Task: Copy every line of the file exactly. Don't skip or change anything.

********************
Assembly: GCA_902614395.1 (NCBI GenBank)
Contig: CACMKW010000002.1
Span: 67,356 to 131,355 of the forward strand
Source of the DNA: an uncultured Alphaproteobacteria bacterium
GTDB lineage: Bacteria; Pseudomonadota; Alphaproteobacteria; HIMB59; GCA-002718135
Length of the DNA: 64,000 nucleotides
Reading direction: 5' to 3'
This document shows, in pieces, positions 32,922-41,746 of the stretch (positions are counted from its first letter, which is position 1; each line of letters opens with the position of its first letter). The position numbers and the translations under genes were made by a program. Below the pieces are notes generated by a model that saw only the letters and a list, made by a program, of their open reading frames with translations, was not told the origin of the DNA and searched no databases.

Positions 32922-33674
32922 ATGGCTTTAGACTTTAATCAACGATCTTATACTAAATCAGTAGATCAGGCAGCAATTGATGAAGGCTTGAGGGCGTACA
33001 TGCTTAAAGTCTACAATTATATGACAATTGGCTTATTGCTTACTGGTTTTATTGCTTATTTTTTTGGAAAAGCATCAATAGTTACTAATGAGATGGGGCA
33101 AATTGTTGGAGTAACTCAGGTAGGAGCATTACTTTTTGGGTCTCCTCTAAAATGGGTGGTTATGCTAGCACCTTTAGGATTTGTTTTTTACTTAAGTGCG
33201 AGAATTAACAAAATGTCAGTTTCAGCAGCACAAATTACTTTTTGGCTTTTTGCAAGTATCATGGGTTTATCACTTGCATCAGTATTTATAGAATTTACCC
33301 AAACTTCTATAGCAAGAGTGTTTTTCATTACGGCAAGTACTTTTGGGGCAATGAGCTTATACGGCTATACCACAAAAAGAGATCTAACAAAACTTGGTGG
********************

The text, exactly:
Assembly: GCA_902614395.1 (NCBI GenBank)
Contig: CACMKW010000002.1
Span: 67,356 to 131,355 of the forward strand
Source of the DNA: an uncultured Alphaproteobacteria bacterium
GTDB lineage: Bacteria; Pseudomonadota; Alphaproteobacteria; HIMB59; GCA-002718135
Length of the DNA: 64,000 nucleotides
Reading direction: 5' to 3'
This document shows, in pieces, positions 32,922-41,746 of the stretch (positions are counted from its first letter, which is position 1; each line of letters opens with the position of its first letter). The position numbers and the translations under genes were made by a program. Below the pieces are notes generated by a model that saw only the letters and a list, made by a program, of their open reading frames with translations, was not told the origin of the DNA and searched no databases.

Positions 32922-33674
32922 ATGGCTTTAGACTTTAATCAACGATCTTATACTAAATCAGTAGATCAGGCAGCAATTGATGAAGGCTTGAGGGCGTACA
33001 TGCTTAAAGTCTACAATTATATGACAATTGGCTTATTGCTTACTGGTTTTATTGCTTATTTTTTTGGAAAAGCATCAATAGTTACTAATGAGATGGGGCA
33101 AATTGTTGGAGTAACTCAGGTAGGAGCATTACTTTTTGGGTCTCCTCTAAAATGGGTGGTTATGCTAGCACCTTTAGGATTTGTTTTTTACTTAAGTGCG
33201 AGAATTAACAAAATGTCAGTTTCAGCAGCACAAATTACTTTTTGGCTTTTTGCAAGTATCATGGGTTTATCACTTGCATCAGTATTTATAGAATTTACCC
33301 AAACTTCTATAGCAAGAGTGTTTTTCATTACGGCAAGTACTTTTGGGGCAATGAGCTTATACGGCTATACCACAAAAAGAGATCTAACAAAACTTGGTGG